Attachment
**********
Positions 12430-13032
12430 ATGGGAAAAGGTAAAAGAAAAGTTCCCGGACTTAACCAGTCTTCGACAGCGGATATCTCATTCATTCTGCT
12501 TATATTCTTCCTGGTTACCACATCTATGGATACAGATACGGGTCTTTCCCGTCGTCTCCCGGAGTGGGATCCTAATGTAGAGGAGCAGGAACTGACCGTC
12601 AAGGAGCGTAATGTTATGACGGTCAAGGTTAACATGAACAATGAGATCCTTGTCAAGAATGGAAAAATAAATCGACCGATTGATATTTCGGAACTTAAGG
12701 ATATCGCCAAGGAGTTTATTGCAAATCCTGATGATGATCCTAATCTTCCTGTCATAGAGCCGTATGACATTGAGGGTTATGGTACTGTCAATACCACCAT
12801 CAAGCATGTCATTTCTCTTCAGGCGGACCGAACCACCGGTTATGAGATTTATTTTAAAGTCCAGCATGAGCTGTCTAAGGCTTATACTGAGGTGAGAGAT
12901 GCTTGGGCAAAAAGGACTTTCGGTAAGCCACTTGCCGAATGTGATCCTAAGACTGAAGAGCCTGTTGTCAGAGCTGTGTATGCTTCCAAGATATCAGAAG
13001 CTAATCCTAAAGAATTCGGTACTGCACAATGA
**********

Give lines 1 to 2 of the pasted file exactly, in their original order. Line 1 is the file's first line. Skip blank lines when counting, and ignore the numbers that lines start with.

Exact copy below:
Positions 12430-13032
12430 ATGGGAAAAGGTAAAAGAAAAGTTCCCGGACTTAACCAGTCTTCGACAGCGGATATCTCATTCATTCTGCT